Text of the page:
Now here’s the odd thing. Look around Byron Bay next time you are driving around at night. Check out the streetlights – orange (sodium), white, orange, orange, white. You’ll see them all mixed up together. Orange on one side the street, then white on the other. Like nobody at council cared enough to even pick the same bulbs consistently. There is no planning.

BelongilBeach4

Perfectly dark skies at our eastern doorstep against the harsh glow of an always-on sodium streetlight. Notice also the white streetlight light pouring onto the sand.

A picture circulated around the internet recently of the view from space over Korea. (You can see it here) Western people laughed smugly to see North Korea plunged into darkness, it’s dictator selfishly depriving the populace of their right to light. I must say, I didn’t laugh. I was deeply impressed at such a practical decision from a despot while our leaders argue about whether climate change is real or not. Turning off the (useless) streetlights at night would probably reach all carbon emission reduction targets – overnight!

Image of the Galactic Core from my backyard in Byron Bay, NSW

Image of the Galactic Core from my backyard in Byron Bay, NSW

There’s a streetlight outside my house which I complained about, sincerely, to council. I can’t see the sky when it’s on. It’s white light obliterates all vision of the night sky for no good reason other than to flood my backyard with light. Thankfully, it’s possible to disable the green-pole streetlights around Byron Bay with a mere low-powered (legal) laser pointer directed at the white light sensor on the hood. I do this to image the night sky and take photos like the ones I’ve included here. Remember, *nobody* in any city or large town can take images like these.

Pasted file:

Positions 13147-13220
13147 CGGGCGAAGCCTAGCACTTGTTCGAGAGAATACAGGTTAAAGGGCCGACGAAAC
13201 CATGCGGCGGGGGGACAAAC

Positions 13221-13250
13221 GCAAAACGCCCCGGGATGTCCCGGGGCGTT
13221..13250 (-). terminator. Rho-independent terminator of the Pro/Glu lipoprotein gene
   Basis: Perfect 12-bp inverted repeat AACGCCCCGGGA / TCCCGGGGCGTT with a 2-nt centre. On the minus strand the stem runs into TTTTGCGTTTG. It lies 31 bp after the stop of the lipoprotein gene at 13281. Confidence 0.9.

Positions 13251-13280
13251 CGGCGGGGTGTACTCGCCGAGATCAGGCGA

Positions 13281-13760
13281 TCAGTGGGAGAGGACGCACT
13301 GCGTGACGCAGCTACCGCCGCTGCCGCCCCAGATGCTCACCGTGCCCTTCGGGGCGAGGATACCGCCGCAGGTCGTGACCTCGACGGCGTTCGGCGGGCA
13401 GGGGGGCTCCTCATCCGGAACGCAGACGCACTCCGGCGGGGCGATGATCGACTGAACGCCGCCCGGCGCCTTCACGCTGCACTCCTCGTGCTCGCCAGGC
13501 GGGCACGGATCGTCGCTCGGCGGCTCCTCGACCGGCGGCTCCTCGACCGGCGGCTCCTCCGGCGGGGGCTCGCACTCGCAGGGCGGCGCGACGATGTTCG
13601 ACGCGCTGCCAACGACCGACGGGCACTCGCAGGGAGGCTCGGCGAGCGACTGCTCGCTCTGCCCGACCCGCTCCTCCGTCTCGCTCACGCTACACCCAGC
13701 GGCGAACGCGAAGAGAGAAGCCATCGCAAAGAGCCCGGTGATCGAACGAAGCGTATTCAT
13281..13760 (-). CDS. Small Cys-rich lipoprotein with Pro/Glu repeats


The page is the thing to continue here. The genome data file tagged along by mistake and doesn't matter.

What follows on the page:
Put simply, Byron Bay is an astronomer’s paradise and nobody seems to realise it. I imagine nobody will until, like the koala’s, it’s over.

A white streetlight on Belongil Beach obscures the night sky.

A white streetlight on Belongil Beach obscures the night sky.

Stars over Belongil Beach

Stars over Belongil Beach

Subtle tones in the sky glow over Belongil Creek.

Subtle tones in the sky glow over Belongil Creek.

Streetlights are used sparingly in Suffolk Park where relatively dark skies are still available.

Streetlights are used sparingly in Suffolk Park where relatively dark skies are still available.

BEFORE : A sodium streetlight in Belongil dominates the seeing.

BEFORE : A sodium streetlight in Belongil dominates the seeing.

AFTER : The difference a single streetlight can make.

AFTER : The difference a single streetlight can make.

The Lagoon Nebula, as shot from an urban backyard in Byron Bay.

The Lagoon Nebula, as shot from an urban backyard in Byron Bay.

This ridiculously detailed image of the milky way is a vertical panorama taken from a suburban driveway in Sunrise, Byron Bay NSW

This ridiculously detailed image of the milky way is a vertical panorama taken from a suburban driveway in Sunrise, Byron Bay NSW

When Dylan O’Donnell isn’t running his Digital Agencies DNA Digital and zen10, he is usually being a total pointdexter and pursuing his love of nature, technology, art, music and their intersections. Although having lived in Byron Bay for 5 years now, he can barely swim let alone surf so has forgone all dreams of being one of the cool kids to focus on being a completely eccentric father. His photography often has scientific themes with astrophotography, wildlife and biodiversity or even lasers, chemistry and other experiments. He has has work published by various news outlets including NASA.